In Rahman v Rahman & Ors [2020] EWHC 2392 (Ch) Master Clark struck out part of the defendants’ witness evidence and counter-schedule.  The judgment provides a useful summary of when the court will strike out evidence and statements of case.

“… substantial parts of the evidence are inadmissible as being collateral challenges to the judge’s findings of fact, as to which D1 is issue estopped; they are therefore to be struck out as an abuse of process.”


The claimant brought an action for breach of contract in failing to allot him shares in a business. There had been a five day trial on the issue of liability where the claimant had been successful.  The judge ordered that there be an assessment of damages in lieu of specific performance.  Directions had been given for the assessment of damages. The defendants put in witness evidence in relation to the assessment which, the claimant argued, attempt to undermine the findings of the judge at the trial on liability. The claimant applied to strike out those parts of the witness evidence and parts of the counter-schedule.  The claimant’s application was successful.


The Master first considered the relevant law.

Striking out statements of case – the legal principles
    1. CPR 3.4(2) provides, so far as relevant:
“The court may strike out a statement of case if it appears to the court –
(a) that the statement of case discloses no reasonable grounds for bringing or defending the claim;
(b) that the statement of case is an abuse of the court’s process or is otherwise likely to obstruct the just disposal of the proceedings;”
    1. As to striking out for no reasonable grounds, as noted in the White Book (para 3.4.7), there is a considerable overlap between the court’s powers under CPR Part 24 and r.3.4; and the court has a discretion to treat an application made under CPR 3.4 (2)(a) as if it were an application under Part 24. In this case, there is no practical distinction in the test to be applied.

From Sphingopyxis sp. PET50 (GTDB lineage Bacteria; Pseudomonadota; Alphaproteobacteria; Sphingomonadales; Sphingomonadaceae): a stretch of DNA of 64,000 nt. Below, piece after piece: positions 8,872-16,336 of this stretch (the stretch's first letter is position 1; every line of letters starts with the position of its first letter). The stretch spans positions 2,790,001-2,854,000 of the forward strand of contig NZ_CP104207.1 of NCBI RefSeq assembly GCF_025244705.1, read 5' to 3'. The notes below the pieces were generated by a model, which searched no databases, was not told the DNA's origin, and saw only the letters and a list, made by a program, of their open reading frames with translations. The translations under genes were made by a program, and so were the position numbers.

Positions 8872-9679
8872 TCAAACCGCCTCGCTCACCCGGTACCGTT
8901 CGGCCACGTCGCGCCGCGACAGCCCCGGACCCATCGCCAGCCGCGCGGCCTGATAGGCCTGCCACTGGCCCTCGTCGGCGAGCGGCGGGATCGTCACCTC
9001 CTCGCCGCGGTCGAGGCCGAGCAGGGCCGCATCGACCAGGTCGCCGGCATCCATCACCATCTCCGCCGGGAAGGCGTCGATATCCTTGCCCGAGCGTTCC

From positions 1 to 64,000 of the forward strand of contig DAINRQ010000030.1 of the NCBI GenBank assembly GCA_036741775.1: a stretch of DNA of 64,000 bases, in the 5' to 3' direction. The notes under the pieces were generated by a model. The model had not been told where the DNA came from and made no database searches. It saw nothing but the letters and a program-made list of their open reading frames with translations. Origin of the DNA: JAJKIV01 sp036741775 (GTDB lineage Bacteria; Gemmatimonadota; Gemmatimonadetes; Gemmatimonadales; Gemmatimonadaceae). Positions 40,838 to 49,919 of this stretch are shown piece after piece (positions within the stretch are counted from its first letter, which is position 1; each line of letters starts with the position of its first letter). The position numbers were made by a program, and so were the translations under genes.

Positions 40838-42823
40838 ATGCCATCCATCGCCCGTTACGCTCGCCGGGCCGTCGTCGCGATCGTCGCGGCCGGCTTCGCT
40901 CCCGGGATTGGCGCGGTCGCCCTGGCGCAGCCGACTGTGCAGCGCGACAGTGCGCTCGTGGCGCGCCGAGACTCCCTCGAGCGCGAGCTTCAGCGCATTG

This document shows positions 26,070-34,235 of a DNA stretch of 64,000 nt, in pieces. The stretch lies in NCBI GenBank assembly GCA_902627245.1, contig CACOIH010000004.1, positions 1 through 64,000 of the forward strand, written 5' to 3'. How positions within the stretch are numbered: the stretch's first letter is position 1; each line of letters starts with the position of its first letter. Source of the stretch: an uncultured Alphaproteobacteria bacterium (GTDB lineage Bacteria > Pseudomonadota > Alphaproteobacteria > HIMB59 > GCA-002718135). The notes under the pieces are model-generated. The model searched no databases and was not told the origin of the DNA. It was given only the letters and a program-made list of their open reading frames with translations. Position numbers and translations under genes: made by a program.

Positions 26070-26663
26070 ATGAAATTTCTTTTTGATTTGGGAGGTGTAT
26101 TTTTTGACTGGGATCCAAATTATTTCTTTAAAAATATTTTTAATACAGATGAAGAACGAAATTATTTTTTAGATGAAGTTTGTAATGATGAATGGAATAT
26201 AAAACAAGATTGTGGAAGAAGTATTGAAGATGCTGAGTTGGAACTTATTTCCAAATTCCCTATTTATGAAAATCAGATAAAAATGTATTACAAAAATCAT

2. The principles applicable to summary judgment are well established. They were summarised by Lewison J, as he then was, in Easyair Ltd v Opal Telecom Limited [2009] EWHC 339 (Ch), in a formulation approved in a number of subsequent cases at appellate level, including AC Ward & Sons v Catlin (Five) Limited [2009] EWCA Civ 1098 and Mellor v Partridge [2013] EWCA Civ 477. The burden of proof is on the claimant.
    3. Of particular relevance to this claim is the principle derived from ICI Chemicals & Polymers Ltd v TTE Training Ltd [2007] EWCA Civ 725, namely, if the application gives rise to a short point of law and, if the court is satisfied that it has before it all the evidence necessary for the proper determination of the question and that the parties have had an adequate opportunity to address it in argument, it should grasp the nettle and decide it.
    4. This is confirmed by CPR PD3A, which provides:
“1.6 A defence may fall within rule 3.4(2)(a) where:
(2) the facts it sets out, while coherent, would not even if true amount in law to a defence to the claim.
1.7 A party may believe that he can show without a trial that an opponent’s case has no real prospect of success on the facts, or that the case is bound to succeed or fail, as the case may be, because of a point of law (including the construction of a document). In such a case the party concerned may make an application under rule 3.4 or Part 24 (or both) as he thinks appropriate.
    1. On the other hand, the court should not strike out a statement of case in an area of developing jurisprudence: see the cases referred to at para 3.4.2. of the 2020 White Book.
Striking out witness statements – the legal principles
    1. Two principles are in play here.
    2. The first principle is that if and to the extent that a statement of case is struck out, then the evidence relevant to the struck out allegations will no longer be admissible, and (unless otherwise relevant to remaining parts of the statement of case) must be struck out. This is uncontroversial.